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Published on December 6, 2018 | Updated on December 11, 2018

Baptiste GIRIN

February 26, 2018


Cerebral rhythms are known to be involved in numerous functions. Particularly, they could allow brain areas to communicate over long distances. To be efficient, inter-area communication requires the different brain rhythms to be synchronized between areas.

We hypothesize that respiratory rhythm could act as a central clock for cerebral rhythms. If our hypothesis is true, one can expect neuronal activity to be influenced by respiration in a large brain network. This is what we wanted to explore in our study. We have recorded respiration and neuronal activity in different brain areas in the freely-moving rat during different vigilance states. Local field potentials were recorded in six brain areas: olfactory bulb, anterior piriform cortex, CA1 and dentate gyrus of hippocampus, S1 in primary somesthetic cortex and V1 in the visual cortex.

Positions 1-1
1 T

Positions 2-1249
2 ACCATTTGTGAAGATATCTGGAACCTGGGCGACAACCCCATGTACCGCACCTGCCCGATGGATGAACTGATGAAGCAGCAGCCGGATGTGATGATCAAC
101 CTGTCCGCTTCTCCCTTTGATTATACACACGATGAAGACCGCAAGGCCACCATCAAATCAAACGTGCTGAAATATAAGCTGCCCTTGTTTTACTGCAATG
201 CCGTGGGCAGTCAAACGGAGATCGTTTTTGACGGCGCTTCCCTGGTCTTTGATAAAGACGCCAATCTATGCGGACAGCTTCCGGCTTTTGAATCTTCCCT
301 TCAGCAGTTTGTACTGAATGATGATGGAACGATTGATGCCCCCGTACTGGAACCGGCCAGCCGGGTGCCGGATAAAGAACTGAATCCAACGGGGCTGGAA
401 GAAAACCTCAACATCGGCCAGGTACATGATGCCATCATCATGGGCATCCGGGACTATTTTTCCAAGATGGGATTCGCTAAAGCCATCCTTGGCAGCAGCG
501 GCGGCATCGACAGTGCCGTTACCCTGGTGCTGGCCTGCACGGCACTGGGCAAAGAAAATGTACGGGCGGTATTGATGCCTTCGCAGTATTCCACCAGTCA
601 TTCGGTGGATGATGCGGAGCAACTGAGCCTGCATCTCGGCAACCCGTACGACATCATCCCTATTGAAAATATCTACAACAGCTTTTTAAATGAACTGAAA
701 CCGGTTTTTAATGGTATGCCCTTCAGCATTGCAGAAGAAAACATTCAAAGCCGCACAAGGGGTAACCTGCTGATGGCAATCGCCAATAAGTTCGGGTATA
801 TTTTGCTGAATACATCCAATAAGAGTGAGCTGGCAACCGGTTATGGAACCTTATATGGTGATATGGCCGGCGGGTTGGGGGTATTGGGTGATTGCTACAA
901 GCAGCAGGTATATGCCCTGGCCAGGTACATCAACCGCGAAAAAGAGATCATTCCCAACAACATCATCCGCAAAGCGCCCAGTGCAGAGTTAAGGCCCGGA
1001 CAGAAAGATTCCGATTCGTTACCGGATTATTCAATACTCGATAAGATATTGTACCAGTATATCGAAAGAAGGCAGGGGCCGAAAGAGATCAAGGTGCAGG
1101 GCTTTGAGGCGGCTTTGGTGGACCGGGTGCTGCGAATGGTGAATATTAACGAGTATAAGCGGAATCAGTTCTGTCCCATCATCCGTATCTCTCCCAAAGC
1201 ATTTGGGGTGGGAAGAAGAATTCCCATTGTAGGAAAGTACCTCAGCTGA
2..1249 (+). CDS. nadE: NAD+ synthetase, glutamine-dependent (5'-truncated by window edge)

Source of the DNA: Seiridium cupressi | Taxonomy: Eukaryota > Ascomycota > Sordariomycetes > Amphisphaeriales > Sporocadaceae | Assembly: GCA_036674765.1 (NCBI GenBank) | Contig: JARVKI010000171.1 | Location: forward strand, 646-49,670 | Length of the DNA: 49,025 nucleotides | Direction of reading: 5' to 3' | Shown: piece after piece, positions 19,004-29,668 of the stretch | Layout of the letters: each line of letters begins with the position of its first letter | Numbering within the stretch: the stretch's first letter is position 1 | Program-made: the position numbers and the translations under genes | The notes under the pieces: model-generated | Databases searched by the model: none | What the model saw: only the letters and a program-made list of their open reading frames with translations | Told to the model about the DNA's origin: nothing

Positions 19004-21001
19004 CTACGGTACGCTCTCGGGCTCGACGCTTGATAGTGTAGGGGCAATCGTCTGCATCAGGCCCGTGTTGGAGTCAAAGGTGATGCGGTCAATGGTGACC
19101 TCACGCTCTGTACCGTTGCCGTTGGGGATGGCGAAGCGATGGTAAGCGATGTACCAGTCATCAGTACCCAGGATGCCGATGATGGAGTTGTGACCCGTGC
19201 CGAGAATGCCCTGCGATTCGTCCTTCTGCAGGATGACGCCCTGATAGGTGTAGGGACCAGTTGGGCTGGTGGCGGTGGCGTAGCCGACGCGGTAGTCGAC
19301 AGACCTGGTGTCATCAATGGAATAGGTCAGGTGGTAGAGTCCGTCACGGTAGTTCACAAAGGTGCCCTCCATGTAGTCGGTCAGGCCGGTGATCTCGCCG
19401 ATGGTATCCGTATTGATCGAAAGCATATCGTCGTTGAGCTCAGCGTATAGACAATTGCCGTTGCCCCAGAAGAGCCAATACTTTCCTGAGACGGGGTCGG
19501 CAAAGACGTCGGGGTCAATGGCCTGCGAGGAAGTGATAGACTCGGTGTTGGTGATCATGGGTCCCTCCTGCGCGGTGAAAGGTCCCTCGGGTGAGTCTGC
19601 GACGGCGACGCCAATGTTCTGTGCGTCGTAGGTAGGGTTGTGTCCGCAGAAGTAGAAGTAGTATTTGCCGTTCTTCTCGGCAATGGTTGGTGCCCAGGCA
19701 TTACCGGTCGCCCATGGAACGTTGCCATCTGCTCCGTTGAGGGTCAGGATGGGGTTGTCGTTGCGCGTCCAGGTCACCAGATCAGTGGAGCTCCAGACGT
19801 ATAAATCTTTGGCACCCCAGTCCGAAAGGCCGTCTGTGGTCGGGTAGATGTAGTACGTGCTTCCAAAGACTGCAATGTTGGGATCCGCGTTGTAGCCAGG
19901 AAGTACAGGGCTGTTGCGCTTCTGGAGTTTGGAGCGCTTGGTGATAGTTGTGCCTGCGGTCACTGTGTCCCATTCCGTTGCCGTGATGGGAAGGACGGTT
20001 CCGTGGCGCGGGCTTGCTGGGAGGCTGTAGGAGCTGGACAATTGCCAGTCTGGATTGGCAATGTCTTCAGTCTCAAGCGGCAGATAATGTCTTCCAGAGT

Analyses allowed us to show that: 1) respiration parameters (frequencies and amplitude) are significantly different during the different vigilance states, 2) a respiration-related modulation appears synchronizing the different structures only during periods of quiet wakening, when respiration rhythm is around 2 Hz, 3) Gamma oscillations are respiration-modulated in all brain structures only when olfactory structures are themselves strongly impacted.

These preliminary results reveal a respiratory modulation in a wide cerebral network in the rat. In this condition, respiratory rhythm could serve as a common reference for communication between different brain networks.